2. Taste it and adjust any flavors spices as needed. 
 
 
I just diced mine and also added one mango - mmm!
 
 
 
I really can't tell you though what persimmon (yuyu) tastes like on it's own. I wasn't brave enough. I had my toddler taste it; he kinda liked it (took a bite, spit it out, took another bite, etc.)
 

Brussel Sprouts with Apple and Bacon

  • 12 oz. brussel sprouts, quartered
  • 1 fuji or gala apple, cut in 1/2" dice (I used 2) (I used 3-4 because I was scared of tasting brussel sprouts, never tried them because my dad hated them as a kid)
  • 1 red onion, cut in 1/2" dice (I used a sweet onion)
  • 3 slices applewood smoked bacon or good quality bacon, cut in 1/4" strips (I used Oscar Mayer Turkey Bacon - trying to stay away from nitrates during my pregnancy)
  • 1 Tbsp. canola oil
  • 3/4 tsp. kosher Salt
  • 2 Tbsp. fresh lemon juice





It was surprisingly good. Brussel sprouts just remind me of cabbage. They do tend to have an after taste if you eat just one by itself. It was better to have a piece of everything in each bite. I ate mine with some Chicken Rice Sides.
Place the oil, bacon, and onions in a sautee pan on medium heat. Stir constantly and cook 4-5 minutes to caramelize. The onions should be golden brown and fairly crispy.

Add the apples, brussel sprouts and salt and continue cooking for another 5-8 minutes. Stir occasionally, but you want to let sit in the pan long enough to sear and color.

When all are nice and seared golden brown, but brussel sprouts are still partially crisp, turn off the heat and add lemon juice. Stir and remove from pan to stop the cooking process. Serve warm.

Sunday, August 1, 2010

Storing Produce Tips

Found this article here on Mint Life: http://www.mint.com/blog/saving/storing-produce-07072010/ 
 
Pantry, Counter, Fridge? Where To Store Produce For Maximum Shelf Life
No matter how good a deal you got on those in-season blueberries, tomatoes or basil, it’s money wasted if some of that produce goes bad before it makes it to the table.
It’s an all too common budget dent. Americans throw out roughly 14% of what they buy, according to the U.S. Department of Agriculture. Worse, that figure is before factoring in the leftover food you scrape from your plate.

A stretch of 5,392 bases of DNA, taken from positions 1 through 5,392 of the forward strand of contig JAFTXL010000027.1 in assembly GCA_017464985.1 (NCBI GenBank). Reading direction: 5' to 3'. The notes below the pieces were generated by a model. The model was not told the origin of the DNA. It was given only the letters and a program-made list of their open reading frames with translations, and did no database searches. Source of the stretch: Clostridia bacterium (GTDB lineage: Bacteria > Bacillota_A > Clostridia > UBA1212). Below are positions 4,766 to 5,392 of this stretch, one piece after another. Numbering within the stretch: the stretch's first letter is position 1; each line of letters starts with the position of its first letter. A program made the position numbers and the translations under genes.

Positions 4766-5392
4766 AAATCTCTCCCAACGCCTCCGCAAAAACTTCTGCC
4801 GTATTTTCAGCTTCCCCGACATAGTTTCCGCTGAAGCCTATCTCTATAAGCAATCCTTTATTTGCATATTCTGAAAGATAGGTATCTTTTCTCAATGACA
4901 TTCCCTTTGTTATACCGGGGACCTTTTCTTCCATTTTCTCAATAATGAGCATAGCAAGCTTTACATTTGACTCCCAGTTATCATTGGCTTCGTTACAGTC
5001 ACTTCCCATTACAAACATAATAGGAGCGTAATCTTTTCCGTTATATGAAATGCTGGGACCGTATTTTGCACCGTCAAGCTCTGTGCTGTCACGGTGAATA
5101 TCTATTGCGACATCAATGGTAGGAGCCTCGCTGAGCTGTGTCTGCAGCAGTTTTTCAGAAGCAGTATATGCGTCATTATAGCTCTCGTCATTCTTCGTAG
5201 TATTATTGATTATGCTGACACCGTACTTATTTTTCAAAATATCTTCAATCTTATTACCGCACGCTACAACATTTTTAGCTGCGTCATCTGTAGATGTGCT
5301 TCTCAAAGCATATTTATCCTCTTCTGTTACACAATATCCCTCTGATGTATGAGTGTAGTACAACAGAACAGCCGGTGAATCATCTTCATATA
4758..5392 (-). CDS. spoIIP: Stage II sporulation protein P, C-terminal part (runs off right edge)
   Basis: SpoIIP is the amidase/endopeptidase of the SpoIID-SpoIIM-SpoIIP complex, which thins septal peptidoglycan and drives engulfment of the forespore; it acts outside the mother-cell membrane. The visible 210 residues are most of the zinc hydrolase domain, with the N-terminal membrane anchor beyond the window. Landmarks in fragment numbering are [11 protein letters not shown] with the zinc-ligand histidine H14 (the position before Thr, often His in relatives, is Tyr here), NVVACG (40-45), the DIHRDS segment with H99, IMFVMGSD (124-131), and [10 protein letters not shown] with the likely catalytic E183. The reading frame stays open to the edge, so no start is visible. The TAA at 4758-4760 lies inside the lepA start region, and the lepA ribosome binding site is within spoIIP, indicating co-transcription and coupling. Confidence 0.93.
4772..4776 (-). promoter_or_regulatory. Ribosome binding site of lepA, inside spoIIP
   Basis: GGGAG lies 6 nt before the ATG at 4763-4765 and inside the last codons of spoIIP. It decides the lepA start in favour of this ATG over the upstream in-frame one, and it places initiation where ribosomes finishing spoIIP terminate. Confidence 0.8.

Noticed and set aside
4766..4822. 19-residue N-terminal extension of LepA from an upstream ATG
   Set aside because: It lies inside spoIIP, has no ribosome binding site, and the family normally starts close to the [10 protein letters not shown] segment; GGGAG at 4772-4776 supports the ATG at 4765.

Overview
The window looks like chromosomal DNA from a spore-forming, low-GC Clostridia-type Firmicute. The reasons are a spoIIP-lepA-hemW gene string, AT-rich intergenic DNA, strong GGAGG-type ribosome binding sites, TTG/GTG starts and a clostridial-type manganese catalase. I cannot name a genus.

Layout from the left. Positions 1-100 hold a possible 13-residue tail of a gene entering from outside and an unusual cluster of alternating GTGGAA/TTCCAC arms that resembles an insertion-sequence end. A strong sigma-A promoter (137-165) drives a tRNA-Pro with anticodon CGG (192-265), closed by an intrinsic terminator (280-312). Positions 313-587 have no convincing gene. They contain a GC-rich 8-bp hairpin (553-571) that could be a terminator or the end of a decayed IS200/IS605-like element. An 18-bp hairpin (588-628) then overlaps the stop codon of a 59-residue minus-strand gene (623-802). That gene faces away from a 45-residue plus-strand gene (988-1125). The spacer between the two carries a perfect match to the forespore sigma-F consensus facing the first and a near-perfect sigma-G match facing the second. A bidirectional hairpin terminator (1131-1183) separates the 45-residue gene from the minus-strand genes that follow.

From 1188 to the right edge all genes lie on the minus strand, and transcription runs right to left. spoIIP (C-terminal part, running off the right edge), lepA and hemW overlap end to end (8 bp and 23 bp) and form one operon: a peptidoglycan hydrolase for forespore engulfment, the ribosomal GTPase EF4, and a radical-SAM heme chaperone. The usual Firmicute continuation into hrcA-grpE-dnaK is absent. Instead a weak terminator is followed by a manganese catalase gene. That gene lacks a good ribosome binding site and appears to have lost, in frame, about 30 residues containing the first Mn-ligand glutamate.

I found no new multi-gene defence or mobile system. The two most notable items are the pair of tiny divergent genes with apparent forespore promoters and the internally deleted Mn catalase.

Knowing how long fresh fruits and vegetables last and where to store them for maximum shelf life leads to better deals. You can make smarter decisions about how much to buy of a particular food, and use more (if not all) of it before it goes bad. (That’s not to say you can’t keep peppers on the counter or oranges in the fridge, of course – just that if you opt to keep something in less than ideal storage conditions, you might need to eat it a few days sooner.)
The solution: Our handy storage guide below, compiled from chefs’ experience, as well as research by the Massachusetts Department of Agricultural Resources, MealsMatter.org, Self magazine and the Food Marketing Institute. (Got your own tips to extend the shelf life of fruits and veggies? Post them in the comments.)
Apples
Store on the counter. Move any uneaten apples to the refrigerator after seven days. In the fridge or out, don’t store near most other uncovered fruits or vegetables — the ethylene gases produced by apples can ruin them (making carrots bitter, for example). The exception: if you want to ripen plums, pears and other fruits quickly, put an apple nearby for a day or so.
Artichoke
Refrigerate whole for up to two weeks.
Asparagus
Store upright in the refrigerator in a plastic bag with either an inch of water or with a damp towel wrapped around the base, just like you would have flowers in a vase. They’ll last three to four days that way.
Avocados
Ripen on the counter. Can be stored in the refrigerator for three to four days once ripe.
Bananas